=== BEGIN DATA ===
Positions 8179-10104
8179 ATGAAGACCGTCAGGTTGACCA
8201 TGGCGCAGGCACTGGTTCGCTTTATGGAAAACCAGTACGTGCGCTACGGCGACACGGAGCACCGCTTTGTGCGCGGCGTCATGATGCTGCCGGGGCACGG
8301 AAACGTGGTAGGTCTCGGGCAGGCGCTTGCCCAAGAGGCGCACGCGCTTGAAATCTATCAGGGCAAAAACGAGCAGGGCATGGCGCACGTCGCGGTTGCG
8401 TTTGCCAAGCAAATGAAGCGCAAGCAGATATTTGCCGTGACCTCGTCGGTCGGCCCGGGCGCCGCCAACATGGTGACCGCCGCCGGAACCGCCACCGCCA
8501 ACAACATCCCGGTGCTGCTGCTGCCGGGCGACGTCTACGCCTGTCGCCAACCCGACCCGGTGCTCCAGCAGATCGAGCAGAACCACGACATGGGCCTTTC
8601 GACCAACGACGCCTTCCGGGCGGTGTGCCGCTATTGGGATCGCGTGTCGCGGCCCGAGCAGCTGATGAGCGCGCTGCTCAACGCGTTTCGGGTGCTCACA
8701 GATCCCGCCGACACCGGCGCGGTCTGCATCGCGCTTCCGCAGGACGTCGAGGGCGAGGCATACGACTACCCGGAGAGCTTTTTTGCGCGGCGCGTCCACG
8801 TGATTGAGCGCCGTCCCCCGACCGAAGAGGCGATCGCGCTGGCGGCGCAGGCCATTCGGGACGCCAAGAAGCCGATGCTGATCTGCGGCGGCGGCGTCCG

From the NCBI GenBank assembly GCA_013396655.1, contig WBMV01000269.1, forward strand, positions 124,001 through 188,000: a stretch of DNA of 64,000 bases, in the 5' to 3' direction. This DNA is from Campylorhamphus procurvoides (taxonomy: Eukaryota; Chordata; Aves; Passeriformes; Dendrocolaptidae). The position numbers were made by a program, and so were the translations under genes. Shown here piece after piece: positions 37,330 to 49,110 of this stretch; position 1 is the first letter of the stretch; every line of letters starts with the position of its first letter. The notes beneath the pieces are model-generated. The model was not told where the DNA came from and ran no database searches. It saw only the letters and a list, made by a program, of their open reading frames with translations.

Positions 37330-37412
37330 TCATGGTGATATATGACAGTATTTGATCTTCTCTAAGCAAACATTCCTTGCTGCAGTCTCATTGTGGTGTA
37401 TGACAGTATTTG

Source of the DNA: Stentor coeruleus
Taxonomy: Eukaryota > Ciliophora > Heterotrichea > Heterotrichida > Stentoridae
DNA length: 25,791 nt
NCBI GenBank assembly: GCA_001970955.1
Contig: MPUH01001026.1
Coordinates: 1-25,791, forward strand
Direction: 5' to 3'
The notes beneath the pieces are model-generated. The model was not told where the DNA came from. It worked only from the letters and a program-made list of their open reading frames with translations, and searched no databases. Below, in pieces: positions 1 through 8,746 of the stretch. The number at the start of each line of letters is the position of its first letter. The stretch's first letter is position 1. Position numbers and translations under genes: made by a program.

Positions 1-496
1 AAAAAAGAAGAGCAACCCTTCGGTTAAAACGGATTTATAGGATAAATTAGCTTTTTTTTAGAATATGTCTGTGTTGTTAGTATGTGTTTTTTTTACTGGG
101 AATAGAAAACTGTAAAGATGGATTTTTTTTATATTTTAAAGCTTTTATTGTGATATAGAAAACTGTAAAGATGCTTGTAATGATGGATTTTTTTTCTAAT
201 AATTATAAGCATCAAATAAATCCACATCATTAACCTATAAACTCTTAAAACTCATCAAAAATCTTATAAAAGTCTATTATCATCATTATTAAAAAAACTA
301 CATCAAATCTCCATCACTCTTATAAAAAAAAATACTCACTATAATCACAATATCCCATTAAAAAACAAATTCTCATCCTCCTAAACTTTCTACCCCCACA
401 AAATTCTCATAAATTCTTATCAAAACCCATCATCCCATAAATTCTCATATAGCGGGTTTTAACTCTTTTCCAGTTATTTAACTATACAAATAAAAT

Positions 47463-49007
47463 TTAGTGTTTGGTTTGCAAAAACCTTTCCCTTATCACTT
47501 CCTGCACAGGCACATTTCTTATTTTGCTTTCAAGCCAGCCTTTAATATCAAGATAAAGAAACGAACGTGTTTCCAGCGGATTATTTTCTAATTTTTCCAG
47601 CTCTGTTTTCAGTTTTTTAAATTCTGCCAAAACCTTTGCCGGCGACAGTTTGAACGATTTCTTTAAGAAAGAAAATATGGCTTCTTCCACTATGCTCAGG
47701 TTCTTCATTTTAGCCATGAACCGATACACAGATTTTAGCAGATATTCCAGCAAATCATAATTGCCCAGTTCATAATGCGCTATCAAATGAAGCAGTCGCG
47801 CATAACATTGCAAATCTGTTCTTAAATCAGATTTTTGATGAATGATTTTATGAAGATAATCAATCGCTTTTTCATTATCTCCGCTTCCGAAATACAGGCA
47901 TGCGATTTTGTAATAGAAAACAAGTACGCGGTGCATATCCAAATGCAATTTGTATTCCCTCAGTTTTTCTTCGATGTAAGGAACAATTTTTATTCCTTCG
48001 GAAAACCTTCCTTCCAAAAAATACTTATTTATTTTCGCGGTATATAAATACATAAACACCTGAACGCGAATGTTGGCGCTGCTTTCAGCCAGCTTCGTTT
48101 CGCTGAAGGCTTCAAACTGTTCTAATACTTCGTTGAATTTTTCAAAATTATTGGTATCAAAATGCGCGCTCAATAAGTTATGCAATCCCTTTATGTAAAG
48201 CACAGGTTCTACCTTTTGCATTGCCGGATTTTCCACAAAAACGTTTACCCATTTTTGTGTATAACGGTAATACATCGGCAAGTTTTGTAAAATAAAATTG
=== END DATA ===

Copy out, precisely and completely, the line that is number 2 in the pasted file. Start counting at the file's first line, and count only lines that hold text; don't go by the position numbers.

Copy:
8179 ATGAAGACCGTCAGGTTGACCA